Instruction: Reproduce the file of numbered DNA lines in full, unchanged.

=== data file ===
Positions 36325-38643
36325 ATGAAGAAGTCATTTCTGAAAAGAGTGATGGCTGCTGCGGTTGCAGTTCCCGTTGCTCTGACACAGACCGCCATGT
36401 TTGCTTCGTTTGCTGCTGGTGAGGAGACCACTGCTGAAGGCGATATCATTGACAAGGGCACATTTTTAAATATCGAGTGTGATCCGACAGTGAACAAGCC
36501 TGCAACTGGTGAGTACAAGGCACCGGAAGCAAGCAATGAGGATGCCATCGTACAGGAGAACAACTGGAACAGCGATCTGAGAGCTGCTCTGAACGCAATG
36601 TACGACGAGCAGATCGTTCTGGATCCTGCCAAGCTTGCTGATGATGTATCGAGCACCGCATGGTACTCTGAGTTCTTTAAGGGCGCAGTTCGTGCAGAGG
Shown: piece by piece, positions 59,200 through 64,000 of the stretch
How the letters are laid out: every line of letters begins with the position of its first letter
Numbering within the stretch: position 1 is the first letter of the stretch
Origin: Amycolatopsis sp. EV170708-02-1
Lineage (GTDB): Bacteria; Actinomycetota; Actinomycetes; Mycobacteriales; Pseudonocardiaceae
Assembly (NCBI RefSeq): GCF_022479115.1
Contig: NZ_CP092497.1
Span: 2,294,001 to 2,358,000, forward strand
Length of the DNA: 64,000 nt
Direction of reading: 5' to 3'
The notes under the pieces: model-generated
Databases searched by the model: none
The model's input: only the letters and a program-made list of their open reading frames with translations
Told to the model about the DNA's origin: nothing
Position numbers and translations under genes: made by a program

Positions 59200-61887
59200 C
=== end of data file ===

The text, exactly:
Positions 36325-38643
36325 ATGAAGAAGTCATTTCTGAAAAGAGTGATGGCTGCTGCGGTTGCAGTTCCCGTTGCTCTGACACAGACCGCCATGT
36401 TTGCTTCGTTTGCTGCTGGTGAGGAGACCACTGCTGAAGGCGATATCATTGACAAGGGCACATTTTTAAATATCGAGTGTGATCCGACAGTGAACAAGCC
36501 TGCAACTGGTGAGTACAAGGCACCGGAAGCAAGCAATGAGGATGCCATCGTACAGGAGAACAACTGGAACAGCGATCTGAGAGCTGCTCTGAACGCAATG
36601 TACGACGAGCAGATCGTTCTGGATCCTGCCAAGCTTGCTGATGATGTATCGAGCACCGCATGGTACTCTGAGTTCTTTAAGGGCGCAGTTCGTGCAGAGG
Shown: piece by piece, positions 59,200 through 64,000 of the stretch
How the letters are laid out: every line of letters begins with the position of its first letter
Numbering within the stretch: position 1 is the first letter of the stretch
Origin: Amycolatopsis sp. EV170708-02-1
Lineage (GTDB): Bacteria; Actinomycetota; Actinomycetes; Mycobacteriales; Pseudonocardiaceae
Assembly (NCBI RefSeq): GCF_022479115.1
Contig: NZ_CP092497.1
Span: 2,294,001 to 2,358,000, forward strand
Length of the DNA: 64,000 nt
Direction of reading: 5' to 3'
The notes under the pieces: model-generated
Databases searched by the model: none
The model's input: only the letters and a program-made list of their open reading frames with translations
Told to the model about the DNA's origin: nothing
Position numbers and translations under genes: made by a program

Positions 59200-61887
59200 C